I managed, against advice, not to have to stay in hospital overnight but was upset to have missed my first guide meeting for four years. I can’t remember how we got home, maybe in an ambulance. In order to avoid having to use a bed pan, I worked out a way of sliding along using two chairs from my bedroom to the toilet. There was finally an advantage to living on the ground floor. I sat on one chair and slid to an adjacent one. Mum then moved the first chair the other side of the second one and I slid along again. Good job it wasn’t very far. I remember subsequent ambulance trips to have my plasters changed. On one occasion they put the sirens on so they could get home for lunch more quickly. My wrist was in plaster for six weeks and my ankle for three months. Breaking both wrist and ankle meant I could not use crutches. I did have a wheel chair but managed to use this as an excuse to have a whole term off school as school was two bus rides away and on several floors.

 

Once I could swim, when I was ten, I went to the swimming baths with my friends. There were swimming baths in Croydon, with a larger and smaller pool but these were old fashioned and cold. We preferred the new pool at West Wickham. I remember the pervading smell of chlorine and the coloured rubber arm bands to indicate what session you were. When it was crowded, different coloured bands would be called out in turn. There was also the outdoor pool at Purley Way, in Waddon, to which we headed when it got hot enough, which wasn’t often. You could spend the whole day here once you were in. Nobody realised that sunbathing was bad for you. There were water chutes into this pool but I wasn’t really very keen on these. There was a skating rink in Streatham, regarded as being a bit of a dodgy area. I never got the hang of skating, either roller skating or on ice. I was unable to let go of the edge, except on one occasion when we found some obliging boys to take us round. One end of the rink was roped off for lessons and my choices for getting round this section were either to get off the ice and walk round the outside, or to try to manage to stay upright whilst holding on to the low rope. I never actually fell over on the ice, probably because I never let go. I also went to the cinema. I didn’t go to Saturday cinema clubs like some children, maybe there weren’t any or maybe they were thought to be for ‘common’ children. Perhaps I just saw enough films at home. I was a great cinema-goer in my teens. There were cinemas in Croydon, South Croydon and Purley and I went at least a couple of times a month.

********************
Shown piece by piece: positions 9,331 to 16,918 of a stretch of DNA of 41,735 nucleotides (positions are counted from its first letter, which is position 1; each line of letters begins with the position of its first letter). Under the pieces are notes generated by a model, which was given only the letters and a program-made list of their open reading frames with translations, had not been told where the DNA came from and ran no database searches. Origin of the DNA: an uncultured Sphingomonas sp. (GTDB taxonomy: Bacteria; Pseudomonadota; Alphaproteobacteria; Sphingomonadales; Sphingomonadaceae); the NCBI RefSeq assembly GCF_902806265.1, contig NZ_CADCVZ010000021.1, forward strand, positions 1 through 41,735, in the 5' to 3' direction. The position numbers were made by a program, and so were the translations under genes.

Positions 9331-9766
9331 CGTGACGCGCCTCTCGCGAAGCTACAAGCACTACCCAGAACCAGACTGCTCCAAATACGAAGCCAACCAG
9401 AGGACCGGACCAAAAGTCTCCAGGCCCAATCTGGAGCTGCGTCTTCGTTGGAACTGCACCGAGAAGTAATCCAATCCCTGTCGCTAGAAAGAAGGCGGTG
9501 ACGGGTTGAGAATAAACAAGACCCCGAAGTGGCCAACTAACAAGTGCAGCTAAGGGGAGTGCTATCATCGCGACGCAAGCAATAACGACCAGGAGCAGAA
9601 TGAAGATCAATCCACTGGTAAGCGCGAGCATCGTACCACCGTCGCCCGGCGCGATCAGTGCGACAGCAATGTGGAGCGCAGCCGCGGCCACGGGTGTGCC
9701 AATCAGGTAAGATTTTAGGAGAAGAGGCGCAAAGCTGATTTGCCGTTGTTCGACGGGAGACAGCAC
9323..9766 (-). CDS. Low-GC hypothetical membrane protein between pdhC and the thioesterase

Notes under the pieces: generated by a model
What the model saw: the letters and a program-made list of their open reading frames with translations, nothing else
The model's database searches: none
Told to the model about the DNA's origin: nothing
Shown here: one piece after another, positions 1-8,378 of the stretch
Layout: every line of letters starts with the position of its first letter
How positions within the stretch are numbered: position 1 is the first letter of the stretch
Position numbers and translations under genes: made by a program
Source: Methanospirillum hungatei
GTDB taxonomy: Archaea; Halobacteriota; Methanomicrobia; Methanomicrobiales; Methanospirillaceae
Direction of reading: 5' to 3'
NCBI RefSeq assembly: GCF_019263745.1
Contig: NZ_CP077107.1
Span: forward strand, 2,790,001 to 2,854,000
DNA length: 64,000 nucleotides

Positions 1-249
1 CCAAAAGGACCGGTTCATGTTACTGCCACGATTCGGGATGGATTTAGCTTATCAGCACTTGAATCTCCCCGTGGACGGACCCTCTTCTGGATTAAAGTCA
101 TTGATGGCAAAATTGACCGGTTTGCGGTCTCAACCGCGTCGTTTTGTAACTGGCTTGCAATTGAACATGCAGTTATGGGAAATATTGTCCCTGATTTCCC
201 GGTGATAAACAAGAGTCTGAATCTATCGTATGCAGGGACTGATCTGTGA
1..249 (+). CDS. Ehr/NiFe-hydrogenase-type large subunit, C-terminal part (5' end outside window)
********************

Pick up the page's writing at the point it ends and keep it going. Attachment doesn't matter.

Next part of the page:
As teenagers, the route from Croydon to Shirley was also the scene of our pub crawls. We would start at the Cricketers near East Croydon and walk our way the three miles or so home. Ports of call included the Crown, the Shirley Inn and the Shirley Poppy. There were several others en-route whose names elude me. I do remember weaving across the main Wickham Road being less than complimentary when one of my friends suggested that my mum might be not be too understanding about my state. Actually, she was very tolerant. She did have worries about drugs but these were unfounded as I was fanatically anti-drugs, unlike many of my associates.

The Whitgift Centre 1976
Me with my wrist and ankle in plaster 1971